Spurious Regression with non stationary time-series

Mike_5

New Member
Hi everyone,
I'd like to have a confirmation on the correctness of the following interpretation:
Let say that we want to run a very simple regression like the following one:
$x_t&space;=&space;c&space;+&space;\beta&space;y_t&space;+&space;u_t$

We are regressing two I(1) series since x and y are assumed to be both described by a random walk process. The errors of these 2 processes are uncorrelated
Granger and Newbold showed that in this case, we have an excess of rejection of the null hypothesis. This comes from the fact that the t-stat of the estimated
$\beta&space;$
does not converge to a standard normal and the empirical distribution of the estimated
$\beta&space;$
is no concentrated around its true population value. The point is: since the variance is time-dependent because the two time series are I(1), as the sample size increases the empirical distribution of the estimated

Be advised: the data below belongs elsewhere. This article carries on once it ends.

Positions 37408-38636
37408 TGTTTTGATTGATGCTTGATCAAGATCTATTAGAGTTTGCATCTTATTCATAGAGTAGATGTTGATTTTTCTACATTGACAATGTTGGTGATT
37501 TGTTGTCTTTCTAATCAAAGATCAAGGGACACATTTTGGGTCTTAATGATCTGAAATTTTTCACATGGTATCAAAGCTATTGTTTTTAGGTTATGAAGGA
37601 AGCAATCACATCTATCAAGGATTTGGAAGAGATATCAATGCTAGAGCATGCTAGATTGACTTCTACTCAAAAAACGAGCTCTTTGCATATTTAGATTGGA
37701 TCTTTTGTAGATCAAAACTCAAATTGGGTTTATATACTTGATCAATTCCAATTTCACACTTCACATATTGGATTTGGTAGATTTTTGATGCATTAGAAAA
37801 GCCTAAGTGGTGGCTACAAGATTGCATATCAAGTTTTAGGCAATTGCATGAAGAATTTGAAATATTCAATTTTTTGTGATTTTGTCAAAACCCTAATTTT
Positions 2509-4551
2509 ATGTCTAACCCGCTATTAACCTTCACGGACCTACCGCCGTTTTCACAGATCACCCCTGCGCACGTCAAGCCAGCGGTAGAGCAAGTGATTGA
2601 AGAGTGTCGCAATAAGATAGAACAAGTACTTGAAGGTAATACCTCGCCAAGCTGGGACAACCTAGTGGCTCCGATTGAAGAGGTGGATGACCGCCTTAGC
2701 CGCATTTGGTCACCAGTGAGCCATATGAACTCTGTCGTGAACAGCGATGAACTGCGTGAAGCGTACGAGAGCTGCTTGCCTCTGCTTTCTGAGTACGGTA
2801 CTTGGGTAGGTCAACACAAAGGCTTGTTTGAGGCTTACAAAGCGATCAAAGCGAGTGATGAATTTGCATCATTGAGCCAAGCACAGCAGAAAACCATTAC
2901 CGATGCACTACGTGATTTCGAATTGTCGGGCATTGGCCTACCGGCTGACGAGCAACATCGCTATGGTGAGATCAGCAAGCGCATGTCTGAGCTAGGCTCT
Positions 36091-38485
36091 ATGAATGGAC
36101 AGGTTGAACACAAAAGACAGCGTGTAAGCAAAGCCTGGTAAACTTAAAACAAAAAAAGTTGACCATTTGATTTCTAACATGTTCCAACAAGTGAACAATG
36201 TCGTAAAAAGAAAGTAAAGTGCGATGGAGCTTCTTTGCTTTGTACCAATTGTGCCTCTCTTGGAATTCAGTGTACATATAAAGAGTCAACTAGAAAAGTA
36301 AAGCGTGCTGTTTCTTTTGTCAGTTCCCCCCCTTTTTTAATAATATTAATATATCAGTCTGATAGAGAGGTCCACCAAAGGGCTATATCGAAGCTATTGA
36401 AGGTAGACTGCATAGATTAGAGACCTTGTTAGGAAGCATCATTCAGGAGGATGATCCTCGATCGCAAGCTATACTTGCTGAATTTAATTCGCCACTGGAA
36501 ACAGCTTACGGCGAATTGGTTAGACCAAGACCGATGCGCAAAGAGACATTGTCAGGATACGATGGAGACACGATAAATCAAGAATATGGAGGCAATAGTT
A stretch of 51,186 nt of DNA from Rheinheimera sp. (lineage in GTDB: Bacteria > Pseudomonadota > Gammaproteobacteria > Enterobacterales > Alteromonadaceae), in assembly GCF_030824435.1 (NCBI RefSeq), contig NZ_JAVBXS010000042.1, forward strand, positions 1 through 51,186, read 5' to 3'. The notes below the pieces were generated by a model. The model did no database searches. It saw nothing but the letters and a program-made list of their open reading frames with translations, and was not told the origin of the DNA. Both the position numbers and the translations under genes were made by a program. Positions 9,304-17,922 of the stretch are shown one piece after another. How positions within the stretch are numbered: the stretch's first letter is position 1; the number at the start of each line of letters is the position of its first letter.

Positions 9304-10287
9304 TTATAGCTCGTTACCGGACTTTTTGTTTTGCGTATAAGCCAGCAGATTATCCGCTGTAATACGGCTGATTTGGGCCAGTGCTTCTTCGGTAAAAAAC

$\beta&space;$
becomes fatter and fatter and thus we shall take into account the fact that the critical values are moving to the left. The theoretical critical values of the t-stat are no longer valid.
My doubt is: Granger and Newbold estimated
$\beta&space;$
equal to zero on average. The true population values under this experiment where:
$\beta&space;=&space;0.5&space;;&space;c=&space;10&space;$

But why
$\beta&space;$
is equal to zero on average?